‘She Said’ review: Carey Mulligan and Zoe Kazan star as New York Times reporters who helped break Harvey Weinstein story


The hard work of journalism doesn’t always translate easily to the screen, a problem heightened as in-your-face doors have been supplanted by cell phone hangups and ignored messages. Still, “She Said” joins a long tradition of films about dogged journalists who uncover injustice and, in this case, help spark a radical movement.

The film is adapted from the book by New York Times reporters Megan Twohey and Jodi Kantor, which might explain why Ronan Farrow’s work is mentioned but shortened considerably. Not only did Farrow get there first, but he had to fight with NBC News management before finally publishing in the New Yorker. It’s a timely reminder to remember who’s telling the story.

That aside, the heart of “She Said,” which begins with Twohey (Carey Mulligan) reporting on Donald Trump, centers on his collaboration with Kantor (Zoe Kazan) to expose Harvey’s predatory behavior Weinstein. While the reporters themselves don’t show much personality, the film hums with the fear and apprehension of the women who spoke out, often after much prodding, pleading and soul-searching.

Oscar winner “Spotlight” is the most recent example of this particular genre, but “She Said” owes a stronger debt to “All the President’s Men,” only with a female-centric point of view as opposed to editorial meetings full of white boys in white shirts. The two journalists are also shown trying to balance their home lives with the all-consuming nature of work, illustrating all those weekend phone calls and plane flights that cut into family time.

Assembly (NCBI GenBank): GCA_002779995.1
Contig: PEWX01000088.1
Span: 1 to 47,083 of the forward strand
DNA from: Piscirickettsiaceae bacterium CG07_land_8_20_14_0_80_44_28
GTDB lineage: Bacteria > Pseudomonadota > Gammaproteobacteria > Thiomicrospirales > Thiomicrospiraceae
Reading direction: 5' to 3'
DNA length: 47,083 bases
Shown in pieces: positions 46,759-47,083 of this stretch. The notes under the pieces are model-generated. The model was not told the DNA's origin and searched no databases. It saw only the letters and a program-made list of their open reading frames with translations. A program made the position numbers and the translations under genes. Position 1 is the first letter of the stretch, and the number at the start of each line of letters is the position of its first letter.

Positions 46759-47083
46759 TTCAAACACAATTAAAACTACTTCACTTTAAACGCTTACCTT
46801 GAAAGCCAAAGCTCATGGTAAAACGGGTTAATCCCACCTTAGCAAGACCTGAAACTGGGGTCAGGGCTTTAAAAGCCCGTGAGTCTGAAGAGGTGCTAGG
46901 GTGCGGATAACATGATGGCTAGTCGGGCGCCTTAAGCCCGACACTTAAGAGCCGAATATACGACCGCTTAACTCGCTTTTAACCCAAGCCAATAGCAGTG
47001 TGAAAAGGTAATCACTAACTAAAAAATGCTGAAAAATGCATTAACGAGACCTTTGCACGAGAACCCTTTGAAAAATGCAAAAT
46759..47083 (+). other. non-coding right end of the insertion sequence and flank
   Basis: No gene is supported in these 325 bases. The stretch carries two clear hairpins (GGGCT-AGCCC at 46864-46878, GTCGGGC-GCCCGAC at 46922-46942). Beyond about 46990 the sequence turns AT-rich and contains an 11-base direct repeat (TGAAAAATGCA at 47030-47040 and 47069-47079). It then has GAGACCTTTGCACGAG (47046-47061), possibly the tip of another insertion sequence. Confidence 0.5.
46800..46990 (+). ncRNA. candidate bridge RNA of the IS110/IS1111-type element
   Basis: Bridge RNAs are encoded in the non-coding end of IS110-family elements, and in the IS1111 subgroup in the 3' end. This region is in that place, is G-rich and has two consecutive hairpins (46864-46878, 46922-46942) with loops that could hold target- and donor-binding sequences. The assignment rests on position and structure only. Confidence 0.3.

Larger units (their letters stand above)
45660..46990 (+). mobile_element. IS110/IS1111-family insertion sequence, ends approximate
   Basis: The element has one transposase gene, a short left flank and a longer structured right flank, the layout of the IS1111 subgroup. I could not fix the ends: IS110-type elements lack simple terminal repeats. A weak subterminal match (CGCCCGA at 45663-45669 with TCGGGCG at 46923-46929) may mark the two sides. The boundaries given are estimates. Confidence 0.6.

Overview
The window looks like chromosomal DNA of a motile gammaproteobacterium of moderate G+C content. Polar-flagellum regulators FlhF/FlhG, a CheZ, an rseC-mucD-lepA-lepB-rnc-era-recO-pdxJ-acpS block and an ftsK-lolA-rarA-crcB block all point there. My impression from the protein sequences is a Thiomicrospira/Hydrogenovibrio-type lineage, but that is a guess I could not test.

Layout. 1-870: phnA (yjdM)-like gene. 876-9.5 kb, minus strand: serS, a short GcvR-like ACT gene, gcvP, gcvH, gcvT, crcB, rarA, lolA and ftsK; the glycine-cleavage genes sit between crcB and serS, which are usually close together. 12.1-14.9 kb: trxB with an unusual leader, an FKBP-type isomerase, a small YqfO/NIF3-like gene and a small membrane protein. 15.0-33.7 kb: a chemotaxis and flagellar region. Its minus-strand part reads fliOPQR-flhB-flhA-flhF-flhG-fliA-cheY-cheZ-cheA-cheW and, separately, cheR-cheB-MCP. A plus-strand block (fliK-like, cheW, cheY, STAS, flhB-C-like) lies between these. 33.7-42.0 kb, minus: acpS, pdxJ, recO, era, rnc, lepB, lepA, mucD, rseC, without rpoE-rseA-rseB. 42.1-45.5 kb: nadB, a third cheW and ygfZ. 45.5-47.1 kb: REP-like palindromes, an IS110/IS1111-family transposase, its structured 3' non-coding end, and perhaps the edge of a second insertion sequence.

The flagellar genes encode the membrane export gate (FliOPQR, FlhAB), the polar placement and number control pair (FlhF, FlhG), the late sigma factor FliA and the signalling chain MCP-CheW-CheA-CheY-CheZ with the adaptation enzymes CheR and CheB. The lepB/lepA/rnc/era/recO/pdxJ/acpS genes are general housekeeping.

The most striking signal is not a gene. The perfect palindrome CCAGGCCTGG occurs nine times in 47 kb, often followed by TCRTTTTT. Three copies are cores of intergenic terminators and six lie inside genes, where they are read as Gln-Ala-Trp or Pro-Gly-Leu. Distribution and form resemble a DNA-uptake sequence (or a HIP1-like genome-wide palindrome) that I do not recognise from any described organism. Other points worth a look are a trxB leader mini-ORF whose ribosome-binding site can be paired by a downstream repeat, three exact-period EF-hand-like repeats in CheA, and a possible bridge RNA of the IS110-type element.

Working from a script by Rebecca Lenkiewicz, director Maria Schrader has chosen not to show Weinstein other than a vague glimpse, but his presence is felt through audio tapes and phone calls. The fact that his second trial is currently underway in Los Angeles adds to the timeliness of the film’s release, but it’s a fitting decision that keeps the focus on the reporters and the victims.

Carey Mulligan and Zoe Kazan play New York Times reporters in the film based on facts

The latter list mostly features Ashley Judd portraying herself and flashbacks showing the aftermath of the supposed assault without venturing into the room. Throughout, there is a palpable sense of the way non-disclosure agreements, settlements and other means of coercion were used to silence would-be accusers, allowing the Hollywood mogul to continue to act with impunity. (The film’s producers include Brad Pitt, who has spoken out about confronting Weinstein when he was dating Gwyneth Paltrow.)

There’s an obligatory quality to the narrative that makes it difficult to portray journalists, and “She Said” doesn’t do much to characterize the presentation of the inner workings of the Times. Patricia Clarkson and Andre Braugher, as editors Rebecca Corbett and Dean Baquet, respectively, are mostly relegated to telling the intrepid duo to keep reporting and trying to get someone to speak on the record again and again.

In a sense, the film is another one of those titles that derives much of its resonance from its exploration of closure, offering a reminder of what the #MeToo movement has accomplished since Twohey and Kantor broke the Weinstein story in 2017.

At a time when journalism is often under siege, it pays to show its nobler qualities and higher aspirations. Even with hiccups and doubts, “She Said” succeeds in this central mission.

“She Said” opens in US theaters on November 18. It has an R rating.

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